I recently received this customer question: What is a good vitamin supplement or food to increase blood platelets?
Here's my response I wanted to share in case you're wondering the same thing as well.
Blood platelets are not actually cells but are tiny fragments of cells essential for normal blood clotting. They’re literally shaped like small plates in their non-active form. A blood vessel will send out a signal when it becomes damaged. When platelets receive that signal, they respond by traveling to the area and transforming into their “active” formation. To make contact with the broken blood vessel, platelets actually grow long tentacles to resemble a spider or an octopus
How Long Do Platelets Survive?
Platelets survive in the circulation about 8 to 10 days, and the bone marrow must continually produce new platelets to replace those that degrade, are used up, and/or are lost through bleeding. Determining the number of platelets in blood with a platelet count blood test can help diagnose a range of disorders having to do with too few or too many platelets.
A platelet count is used to detect the number of platelets in the blood. The test is included in a complete blood count (CBC), and may be used to screen for or diagnose various disease and conditions that can cause problems with clot formation. It may be used as a part of the workup for a bleeding disorder, bone marrow disease, or excessive clotting disorder, to name a few.
Normal Platelet Count
A normal platelet count ranges from 150,000 to 450,000 platelets per microliter of blood.
Low Platelet Count
A low platelet count, also called thrombocytopenia, is when there are less than 150,000 platelets per microliter of blood. This may be caused by a number of conditions and factors, but the cause typically falls into one of two general categories:
- Disorders in which the bone marrow cannot produce enough platelets.
- Conditions in which platelets are used up (consumed) or destroyed faster than normal.
High Platelet Count
A high platelet count, also called thrombocytosis, is when there are more than 450,000 platelets per microliter of blood. Having too many platelets increases your risk of clotting and it’s usually the result of an existing condition – also called secondary or reactive thrombocytosis – such as:
- Inflammatory conditions such as inflammatory bowel disease (IBD) or rheumatoid arthritis
- Infectious diseases such as tuberculosis
- If an individual has had their spleen removed surgically
- Use of birth control pills
Ways to Support Healthy Platelet Levels Through Nutrition and Supplements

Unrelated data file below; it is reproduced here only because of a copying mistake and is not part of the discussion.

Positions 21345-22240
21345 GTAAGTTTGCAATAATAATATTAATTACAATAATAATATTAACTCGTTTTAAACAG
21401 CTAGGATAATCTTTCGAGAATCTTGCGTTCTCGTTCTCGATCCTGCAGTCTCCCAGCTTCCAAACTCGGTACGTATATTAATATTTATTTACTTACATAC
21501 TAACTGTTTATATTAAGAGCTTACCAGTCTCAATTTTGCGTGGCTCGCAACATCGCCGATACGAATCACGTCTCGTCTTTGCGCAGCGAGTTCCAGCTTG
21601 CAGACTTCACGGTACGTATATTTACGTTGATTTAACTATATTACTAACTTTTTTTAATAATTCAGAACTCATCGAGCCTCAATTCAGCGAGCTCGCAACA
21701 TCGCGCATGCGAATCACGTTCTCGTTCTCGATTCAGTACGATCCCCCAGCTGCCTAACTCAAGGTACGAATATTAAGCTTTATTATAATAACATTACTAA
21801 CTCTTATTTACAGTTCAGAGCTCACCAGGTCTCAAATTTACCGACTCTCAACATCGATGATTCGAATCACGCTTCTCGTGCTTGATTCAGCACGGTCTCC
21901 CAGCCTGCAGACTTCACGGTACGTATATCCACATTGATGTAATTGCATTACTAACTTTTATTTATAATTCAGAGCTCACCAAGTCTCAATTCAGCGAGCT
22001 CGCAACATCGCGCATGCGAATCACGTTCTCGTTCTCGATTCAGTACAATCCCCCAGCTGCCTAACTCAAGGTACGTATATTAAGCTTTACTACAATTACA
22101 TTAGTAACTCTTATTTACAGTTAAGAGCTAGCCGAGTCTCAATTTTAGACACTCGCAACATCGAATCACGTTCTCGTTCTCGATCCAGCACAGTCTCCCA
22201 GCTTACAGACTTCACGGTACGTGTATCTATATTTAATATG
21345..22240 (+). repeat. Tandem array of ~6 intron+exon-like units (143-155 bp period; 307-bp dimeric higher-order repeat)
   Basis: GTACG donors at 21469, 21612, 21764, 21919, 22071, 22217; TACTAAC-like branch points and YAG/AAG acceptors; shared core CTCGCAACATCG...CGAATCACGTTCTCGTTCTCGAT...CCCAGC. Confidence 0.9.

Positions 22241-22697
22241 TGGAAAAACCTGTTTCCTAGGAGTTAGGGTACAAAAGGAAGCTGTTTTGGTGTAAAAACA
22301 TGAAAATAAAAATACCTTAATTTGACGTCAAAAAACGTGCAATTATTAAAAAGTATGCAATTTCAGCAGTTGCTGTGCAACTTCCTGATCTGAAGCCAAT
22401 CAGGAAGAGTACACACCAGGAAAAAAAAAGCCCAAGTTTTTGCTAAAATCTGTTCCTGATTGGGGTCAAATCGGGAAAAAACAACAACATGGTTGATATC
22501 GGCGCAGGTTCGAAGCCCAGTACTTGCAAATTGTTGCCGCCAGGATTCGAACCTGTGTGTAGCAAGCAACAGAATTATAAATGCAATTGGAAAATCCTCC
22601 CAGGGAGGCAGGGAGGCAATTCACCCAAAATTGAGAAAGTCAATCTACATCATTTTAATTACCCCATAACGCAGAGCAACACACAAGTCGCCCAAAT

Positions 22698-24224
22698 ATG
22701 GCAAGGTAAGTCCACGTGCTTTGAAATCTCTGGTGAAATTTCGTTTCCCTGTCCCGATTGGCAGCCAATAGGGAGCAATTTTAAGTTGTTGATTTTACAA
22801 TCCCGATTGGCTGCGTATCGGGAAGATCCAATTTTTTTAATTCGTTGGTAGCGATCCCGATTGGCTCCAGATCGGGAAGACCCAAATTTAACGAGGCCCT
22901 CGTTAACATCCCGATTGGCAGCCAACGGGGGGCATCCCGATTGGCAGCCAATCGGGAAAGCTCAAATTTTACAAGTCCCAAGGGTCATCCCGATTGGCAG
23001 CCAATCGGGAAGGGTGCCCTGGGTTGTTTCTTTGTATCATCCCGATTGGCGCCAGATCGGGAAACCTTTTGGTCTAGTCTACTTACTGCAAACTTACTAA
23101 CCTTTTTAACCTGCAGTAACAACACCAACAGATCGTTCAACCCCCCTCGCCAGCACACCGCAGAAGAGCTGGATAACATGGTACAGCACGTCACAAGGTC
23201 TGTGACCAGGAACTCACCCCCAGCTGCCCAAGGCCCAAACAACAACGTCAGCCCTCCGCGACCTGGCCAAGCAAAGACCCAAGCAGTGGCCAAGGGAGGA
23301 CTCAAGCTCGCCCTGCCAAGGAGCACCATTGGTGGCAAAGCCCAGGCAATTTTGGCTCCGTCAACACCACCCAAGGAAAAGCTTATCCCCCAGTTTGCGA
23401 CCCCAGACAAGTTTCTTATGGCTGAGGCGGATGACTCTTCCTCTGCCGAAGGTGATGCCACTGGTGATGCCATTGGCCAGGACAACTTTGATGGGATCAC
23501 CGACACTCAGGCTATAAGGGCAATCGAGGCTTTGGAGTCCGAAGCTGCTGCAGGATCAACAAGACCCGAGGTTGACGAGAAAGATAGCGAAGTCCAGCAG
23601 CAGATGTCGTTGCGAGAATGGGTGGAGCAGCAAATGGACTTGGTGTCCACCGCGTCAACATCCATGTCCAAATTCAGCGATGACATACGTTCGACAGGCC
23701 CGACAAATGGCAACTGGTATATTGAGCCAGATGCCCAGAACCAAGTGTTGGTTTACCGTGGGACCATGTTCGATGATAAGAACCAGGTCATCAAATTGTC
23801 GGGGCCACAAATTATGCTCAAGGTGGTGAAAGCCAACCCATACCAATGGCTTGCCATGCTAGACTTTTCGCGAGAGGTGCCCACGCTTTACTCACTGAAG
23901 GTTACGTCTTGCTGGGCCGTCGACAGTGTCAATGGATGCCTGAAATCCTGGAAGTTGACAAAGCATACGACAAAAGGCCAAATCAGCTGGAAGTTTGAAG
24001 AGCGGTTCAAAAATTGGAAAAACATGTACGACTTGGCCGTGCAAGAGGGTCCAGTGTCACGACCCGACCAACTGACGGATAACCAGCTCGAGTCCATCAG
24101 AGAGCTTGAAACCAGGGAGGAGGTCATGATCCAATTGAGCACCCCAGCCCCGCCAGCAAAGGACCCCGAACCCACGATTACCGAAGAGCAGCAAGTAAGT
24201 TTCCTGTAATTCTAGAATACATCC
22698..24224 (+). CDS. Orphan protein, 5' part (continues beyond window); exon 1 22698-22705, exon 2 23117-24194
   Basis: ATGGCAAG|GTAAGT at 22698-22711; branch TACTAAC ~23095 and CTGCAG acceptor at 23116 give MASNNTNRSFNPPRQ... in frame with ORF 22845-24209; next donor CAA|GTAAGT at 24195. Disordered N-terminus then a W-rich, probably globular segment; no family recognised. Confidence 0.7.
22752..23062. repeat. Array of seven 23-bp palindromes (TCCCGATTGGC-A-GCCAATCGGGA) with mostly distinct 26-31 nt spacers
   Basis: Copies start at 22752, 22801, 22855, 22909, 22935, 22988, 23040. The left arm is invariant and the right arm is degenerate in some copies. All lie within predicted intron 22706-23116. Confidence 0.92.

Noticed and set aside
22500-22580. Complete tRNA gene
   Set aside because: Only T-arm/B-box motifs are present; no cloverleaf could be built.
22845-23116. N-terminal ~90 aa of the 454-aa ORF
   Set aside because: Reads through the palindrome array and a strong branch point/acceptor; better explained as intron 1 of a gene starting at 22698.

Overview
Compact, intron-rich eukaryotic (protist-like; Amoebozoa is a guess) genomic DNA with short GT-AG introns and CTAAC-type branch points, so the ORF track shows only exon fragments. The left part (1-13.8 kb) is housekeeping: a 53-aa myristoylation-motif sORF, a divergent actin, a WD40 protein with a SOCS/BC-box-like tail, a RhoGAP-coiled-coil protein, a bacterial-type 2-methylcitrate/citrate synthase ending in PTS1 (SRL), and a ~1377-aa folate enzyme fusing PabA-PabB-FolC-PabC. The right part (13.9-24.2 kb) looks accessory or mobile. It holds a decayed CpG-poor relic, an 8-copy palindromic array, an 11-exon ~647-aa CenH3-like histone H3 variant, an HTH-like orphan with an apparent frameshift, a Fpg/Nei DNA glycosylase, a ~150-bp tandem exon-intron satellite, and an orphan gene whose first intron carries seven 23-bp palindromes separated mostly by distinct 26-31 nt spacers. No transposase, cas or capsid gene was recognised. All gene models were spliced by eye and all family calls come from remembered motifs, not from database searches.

Vitamin B12 and Folate (not folic acid) and Platelet Count
A deficiency can lead to mild to moderately low platelet counts. If you supplement with folate, choose a bioavailable form, such as tetrahydrofolate (THF) or methyltetrahydrofolate. Avoid supplements with folic acid. For Vitamin B12, choose the form of methylcobalamin or adenosylcobalamin
- This is a great product with both B12 and THF.
- Here’s a good liquid version with B12, B6 and folate.
Vitamin D and Platelet Count
Vitamin D plays a role in the function of hematopoietic stem cells in bone marrow that produce platelets. Get it from sunlight or a vitamin D3 supplement. I use Seeking Health Optimal Vitamin D3 for myself and my kiddos. One drop is 2000IU, and the liquid form makes it easy to take.
Vitamin D3 and K2 make a powerful combo.
Vitamin K and Platelet Count
Vitamin K is essential for blood clotting. Foods particularly high in vitamin K include green leafy vegetables like kale, natto (fermented soy), scallions, brussels sprouts, cabbage, broccoli, cucumbers, basil.
Avoid Alcohol and Artificial Sweeteners
The body sees alcohol and artificial sweeteners as foreign to the body and this may suppress blood cell production.
Eat Iron-Rich Foods
Foods high in iron include: oysters, beef, chicken, lentils, beans and tofu. To increase iron absorption, pair these foods with vitamin C-containing foods: citrus, bell peppers, broccoli, strawberries, kiwi, brussels sprouts. Stick with food when it comes to iron—do not take iron supplements unless you’ve talked with your doctor.
Autoimmune Disease and Platelet Count
If low platelet levels are caused by an autoimmune disorder, address the autoimmune part. The cause of autoimmunity is 75% environment and 25% genetics. The 75% is in our control. Check out these five functional medicine strategies you can implement to start to heal autoimmune disease.
Some preliminary research on animals shows the following supplements can support platelet counts; however, always do your own research and check with your health care provider.
- Papaya leaf extract
Focus on eating an unprocessed, balanced diet to raise immunity against viruses or infections and help your organs detoxify chemicals you encounter. Fresh fruits and vegetables are especially important for this, including leafy greens, berries, cruciferous vegetables (broccoli, cauliflower, brussels sprouts, cabbage, etc.), and fresh herbs and spices (ie: cilantro, parsley).
Kelly Harrington, MS, RDN
Registered Dietitian Nutritionist for Healthy Goods
1. Platelet Count. Lab Tests Online.
2. Williams M, MD. What are platelets and why are they important? Johns Hopkins Medicine, Heart & Vascular Institute.